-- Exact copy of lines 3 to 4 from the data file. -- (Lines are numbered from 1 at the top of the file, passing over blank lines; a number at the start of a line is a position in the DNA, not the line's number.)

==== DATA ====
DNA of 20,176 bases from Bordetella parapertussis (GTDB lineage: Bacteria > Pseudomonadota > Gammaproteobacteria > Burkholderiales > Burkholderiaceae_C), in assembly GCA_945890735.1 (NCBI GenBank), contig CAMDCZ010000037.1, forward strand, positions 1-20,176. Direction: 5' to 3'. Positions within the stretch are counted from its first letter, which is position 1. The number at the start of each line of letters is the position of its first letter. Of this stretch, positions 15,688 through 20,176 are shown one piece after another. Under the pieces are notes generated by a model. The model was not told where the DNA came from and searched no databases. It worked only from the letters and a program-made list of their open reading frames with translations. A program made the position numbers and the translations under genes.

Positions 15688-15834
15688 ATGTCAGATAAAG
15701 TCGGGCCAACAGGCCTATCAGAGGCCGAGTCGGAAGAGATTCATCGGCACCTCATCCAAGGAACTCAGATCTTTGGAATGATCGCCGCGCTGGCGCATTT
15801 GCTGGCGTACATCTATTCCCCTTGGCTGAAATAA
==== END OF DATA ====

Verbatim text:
15688 ATGTCAGATAAAG
15701 TCGGGCCAACAGGCCTATCAGAGGCCGAGTCGGAAGAGATTCATCGGCACCTCATCCAAGGAACTCAGATCTTTGGAATGATCGCCGCGCTGGCGCATTT